There are now accounted to be three other dialects of ancient Egyptian, of which fragments of the New Testament have been found. They are called, 1. The Fayoumic or Bashmuric. 2. Middle Egyptian or Coptic, or Lower Sahidic. 3. Akhmimic.
5. GOTHIC VERSION. This was made by Ulphilas, about A.D. 348. The Goths from Scandinavia had invaded the Roman territory, and carried away a number of captives. These by their intercourse with the barbarians brought a number of them to embrace the true faith, at least nominally. Theophilus was their first bishop: he was present at the Council of Nice and subscribed the Nicene creed. Ulphilas, a Cappadocian, a descendant of some of the captives, became his successor, but the Arian error was at that time dominant in the empire and he subscribed the Arian creed,and this the Goths then generally held. Except in one passage (Philippians 2:6 ) it is not apparent that the Arian heresy influenced Ulphilas in his translation: the Arians maintained their creed more by interpretation. It was made in the fourth century. The Old Testament was also translated, but curiously enough the four books of Kings were omitted, being "prudently suppressed," says Gibbon, "as they might tend to irritate the fierce and sanguinary spirit of the barbarians."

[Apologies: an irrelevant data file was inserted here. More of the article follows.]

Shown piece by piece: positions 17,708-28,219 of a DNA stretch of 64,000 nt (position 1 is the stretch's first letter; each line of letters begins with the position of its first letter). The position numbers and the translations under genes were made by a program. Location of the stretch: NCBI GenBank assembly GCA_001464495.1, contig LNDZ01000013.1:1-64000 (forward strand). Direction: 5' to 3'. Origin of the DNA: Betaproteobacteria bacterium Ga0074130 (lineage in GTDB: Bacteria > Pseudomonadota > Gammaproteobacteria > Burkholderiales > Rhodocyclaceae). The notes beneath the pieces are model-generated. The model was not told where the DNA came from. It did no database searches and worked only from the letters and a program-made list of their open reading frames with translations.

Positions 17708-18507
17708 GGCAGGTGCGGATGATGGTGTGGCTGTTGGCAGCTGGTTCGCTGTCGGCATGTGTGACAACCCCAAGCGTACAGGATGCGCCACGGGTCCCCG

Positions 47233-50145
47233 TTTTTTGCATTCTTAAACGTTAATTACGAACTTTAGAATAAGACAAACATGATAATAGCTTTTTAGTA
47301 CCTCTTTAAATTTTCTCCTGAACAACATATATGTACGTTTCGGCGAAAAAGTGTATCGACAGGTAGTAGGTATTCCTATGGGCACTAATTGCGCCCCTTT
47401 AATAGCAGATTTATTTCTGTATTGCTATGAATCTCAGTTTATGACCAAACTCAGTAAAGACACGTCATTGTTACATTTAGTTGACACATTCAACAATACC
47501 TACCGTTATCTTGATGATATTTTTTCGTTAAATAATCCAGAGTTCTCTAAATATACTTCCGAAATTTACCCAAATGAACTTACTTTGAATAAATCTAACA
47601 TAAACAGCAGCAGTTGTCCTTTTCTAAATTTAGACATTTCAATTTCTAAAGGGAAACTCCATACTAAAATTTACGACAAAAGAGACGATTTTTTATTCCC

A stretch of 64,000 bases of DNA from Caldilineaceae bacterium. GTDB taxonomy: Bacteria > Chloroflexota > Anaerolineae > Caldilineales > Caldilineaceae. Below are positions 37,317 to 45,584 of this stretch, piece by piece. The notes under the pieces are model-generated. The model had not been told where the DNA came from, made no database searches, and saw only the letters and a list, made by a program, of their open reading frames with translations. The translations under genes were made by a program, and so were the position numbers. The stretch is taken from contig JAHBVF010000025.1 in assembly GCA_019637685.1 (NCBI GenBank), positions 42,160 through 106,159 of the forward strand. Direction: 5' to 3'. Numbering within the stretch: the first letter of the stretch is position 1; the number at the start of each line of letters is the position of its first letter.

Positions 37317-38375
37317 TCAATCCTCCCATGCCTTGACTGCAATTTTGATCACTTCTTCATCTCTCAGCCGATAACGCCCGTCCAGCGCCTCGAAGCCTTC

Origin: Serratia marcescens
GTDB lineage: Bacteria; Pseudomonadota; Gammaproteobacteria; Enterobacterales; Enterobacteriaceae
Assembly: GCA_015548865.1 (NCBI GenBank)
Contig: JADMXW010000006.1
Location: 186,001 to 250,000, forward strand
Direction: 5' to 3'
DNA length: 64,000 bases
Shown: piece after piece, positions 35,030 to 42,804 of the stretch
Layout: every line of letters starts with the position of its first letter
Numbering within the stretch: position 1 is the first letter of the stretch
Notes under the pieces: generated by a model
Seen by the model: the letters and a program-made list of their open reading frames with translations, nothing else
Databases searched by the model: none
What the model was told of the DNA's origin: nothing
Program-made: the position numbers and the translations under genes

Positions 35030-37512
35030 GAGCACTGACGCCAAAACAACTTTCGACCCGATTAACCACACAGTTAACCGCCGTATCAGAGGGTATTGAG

5.2. A remarkably beautiful copy of the Gothic Gospels is called the CODEX ARGENTEUS, being written in silver, with the initial words in gold. It is assigned to the fifth or early in the sixth century. Queen Christina gave it her librarian, Isaac Vossius, and from him it was purchased about 1662 by the Swedish nation, and deposited at Upsal. The Gospels are in the Western or Latin order, Matthew, John, Luke and Mark. There are 187 leaves (out of 330) of purple vellum, 4to.